Department of Clinical Research (DCR)

Hand Surgery

Our clinical research activities focus on the development of new diagnostic and therapeutic applications intended to optimize the treatment of diseases of the musculoskeletal system of the hand. In clinical studies, we compare conservative as well as surgical strategies and evaluate critical factors such as pain, healing performance and revision rate. Examples are investigations on the treatment of rheumatoid arthritis (in collaboration with the Department of Rheumatology), the treatment of Morbus Dupuytren (in collaboration with the Department of Handtherapy) and the adaptation of treatment schemes after injuries of the flexor tendon. Furthermore, we analyze the benefit of sonographical investigations within Tendovaginitis stenosans, the application of new drugs such as Xiapex and the use of nerve allotransplantation in injured nerves. The aim of all measures is supporting rehabilitation and restoration of mobility as well as affective sensation. In various mid- and long-term clinical studies, we evaluate the efficacy of our diagnostic and therapeutic approaches.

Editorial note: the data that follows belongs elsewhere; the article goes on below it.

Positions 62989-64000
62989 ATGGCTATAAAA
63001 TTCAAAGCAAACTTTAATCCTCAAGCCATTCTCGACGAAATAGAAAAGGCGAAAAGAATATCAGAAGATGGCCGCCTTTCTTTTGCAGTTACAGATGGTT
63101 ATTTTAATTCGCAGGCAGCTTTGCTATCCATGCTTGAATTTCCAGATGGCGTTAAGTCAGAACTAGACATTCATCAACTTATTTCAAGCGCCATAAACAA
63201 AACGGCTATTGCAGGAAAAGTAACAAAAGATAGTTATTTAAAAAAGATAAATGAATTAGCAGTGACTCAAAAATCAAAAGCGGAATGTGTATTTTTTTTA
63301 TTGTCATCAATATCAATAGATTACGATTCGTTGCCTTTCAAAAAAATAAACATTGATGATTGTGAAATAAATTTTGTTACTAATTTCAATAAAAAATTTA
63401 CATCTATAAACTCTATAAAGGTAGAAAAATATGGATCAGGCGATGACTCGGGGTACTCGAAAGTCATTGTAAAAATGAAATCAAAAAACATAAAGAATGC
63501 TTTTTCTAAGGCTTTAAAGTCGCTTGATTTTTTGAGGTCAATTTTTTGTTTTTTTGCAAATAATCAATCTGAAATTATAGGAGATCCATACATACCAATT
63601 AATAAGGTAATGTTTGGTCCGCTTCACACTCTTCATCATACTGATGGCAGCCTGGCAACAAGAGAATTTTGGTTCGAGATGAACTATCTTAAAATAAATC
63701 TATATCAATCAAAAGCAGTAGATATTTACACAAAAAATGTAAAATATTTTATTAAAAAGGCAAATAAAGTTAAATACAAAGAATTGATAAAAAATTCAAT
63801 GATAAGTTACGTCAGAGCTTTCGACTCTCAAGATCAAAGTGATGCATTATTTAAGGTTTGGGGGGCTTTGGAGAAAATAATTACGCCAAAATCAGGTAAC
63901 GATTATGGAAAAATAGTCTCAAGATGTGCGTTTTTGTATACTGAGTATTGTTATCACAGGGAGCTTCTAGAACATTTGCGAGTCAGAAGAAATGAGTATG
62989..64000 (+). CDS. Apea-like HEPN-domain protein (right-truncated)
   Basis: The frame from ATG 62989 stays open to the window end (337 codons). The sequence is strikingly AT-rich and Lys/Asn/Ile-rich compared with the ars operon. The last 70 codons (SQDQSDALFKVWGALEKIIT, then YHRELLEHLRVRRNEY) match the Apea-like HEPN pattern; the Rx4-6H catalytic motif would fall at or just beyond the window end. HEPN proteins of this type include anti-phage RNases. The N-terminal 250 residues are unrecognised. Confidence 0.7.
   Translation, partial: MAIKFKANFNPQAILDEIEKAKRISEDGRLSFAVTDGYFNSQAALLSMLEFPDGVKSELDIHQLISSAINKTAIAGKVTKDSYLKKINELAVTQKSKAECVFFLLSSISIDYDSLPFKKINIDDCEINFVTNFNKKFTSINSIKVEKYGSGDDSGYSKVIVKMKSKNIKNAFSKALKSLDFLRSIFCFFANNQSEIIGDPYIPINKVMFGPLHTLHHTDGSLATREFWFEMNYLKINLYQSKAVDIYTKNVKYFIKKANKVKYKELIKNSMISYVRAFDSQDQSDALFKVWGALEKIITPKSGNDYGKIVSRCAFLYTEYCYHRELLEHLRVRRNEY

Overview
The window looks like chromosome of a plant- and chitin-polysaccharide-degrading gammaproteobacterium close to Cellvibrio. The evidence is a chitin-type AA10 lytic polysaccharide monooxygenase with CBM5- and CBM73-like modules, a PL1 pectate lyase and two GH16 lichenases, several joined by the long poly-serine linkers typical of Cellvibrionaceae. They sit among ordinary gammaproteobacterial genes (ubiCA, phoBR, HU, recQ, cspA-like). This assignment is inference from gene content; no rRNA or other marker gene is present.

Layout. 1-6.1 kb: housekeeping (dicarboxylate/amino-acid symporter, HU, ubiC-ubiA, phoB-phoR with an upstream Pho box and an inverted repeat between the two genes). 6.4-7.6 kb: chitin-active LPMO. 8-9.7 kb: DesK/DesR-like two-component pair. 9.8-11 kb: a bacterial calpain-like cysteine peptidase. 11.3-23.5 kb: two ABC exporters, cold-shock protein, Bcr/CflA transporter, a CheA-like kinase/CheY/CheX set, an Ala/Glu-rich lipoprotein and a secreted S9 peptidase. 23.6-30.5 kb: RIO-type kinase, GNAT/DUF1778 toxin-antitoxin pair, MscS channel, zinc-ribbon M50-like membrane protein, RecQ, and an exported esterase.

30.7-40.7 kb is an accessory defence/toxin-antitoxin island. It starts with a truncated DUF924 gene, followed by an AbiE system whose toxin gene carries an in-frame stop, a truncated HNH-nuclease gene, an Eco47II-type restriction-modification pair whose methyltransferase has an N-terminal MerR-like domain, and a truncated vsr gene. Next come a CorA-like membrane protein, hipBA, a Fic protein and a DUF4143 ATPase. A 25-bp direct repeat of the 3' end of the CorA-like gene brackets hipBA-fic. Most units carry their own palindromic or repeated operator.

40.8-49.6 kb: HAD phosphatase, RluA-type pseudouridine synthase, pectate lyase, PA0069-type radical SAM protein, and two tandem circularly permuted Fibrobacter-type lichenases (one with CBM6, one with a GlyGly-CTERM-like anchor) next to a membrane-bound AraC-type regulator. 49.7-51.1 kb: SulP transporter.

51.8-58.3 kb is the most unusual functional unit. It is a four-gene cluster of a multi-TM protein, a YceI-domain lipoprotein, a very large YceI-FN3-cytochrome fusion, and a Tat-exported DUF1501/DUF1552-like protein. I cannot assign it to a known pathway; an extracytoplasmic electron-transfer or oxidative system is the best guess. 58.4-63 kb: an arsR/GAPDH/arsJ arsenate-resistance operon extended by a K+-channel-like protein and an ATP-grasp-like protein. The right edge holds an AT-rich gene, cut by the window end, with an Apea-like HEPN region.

Another focus is laying on the development of new immunological therapy concepts reducing or even eliminating critical rejection processes after transplantation. For this purpose, different innovative drug delivery systems such as the application of new hydrogels are currently under evaluation. Loaded with immunosuppressive drugs, the local release is intended to significantly reduce systemic side effects being observed in current treatment schemes. International collaborations enable us to perform experimental research on severed limbs. Perfusion studies, performed on isolated animal limbs will generate new scientific knowledge and will optimize future clinical preservation strategies of severed tissue.
All current projects and references are listed on our homepage.

http://www.plastichandchirurgie.insel.ch/de/forschung-lehre/handchirurgie/

Please visit the external Group Website for more information.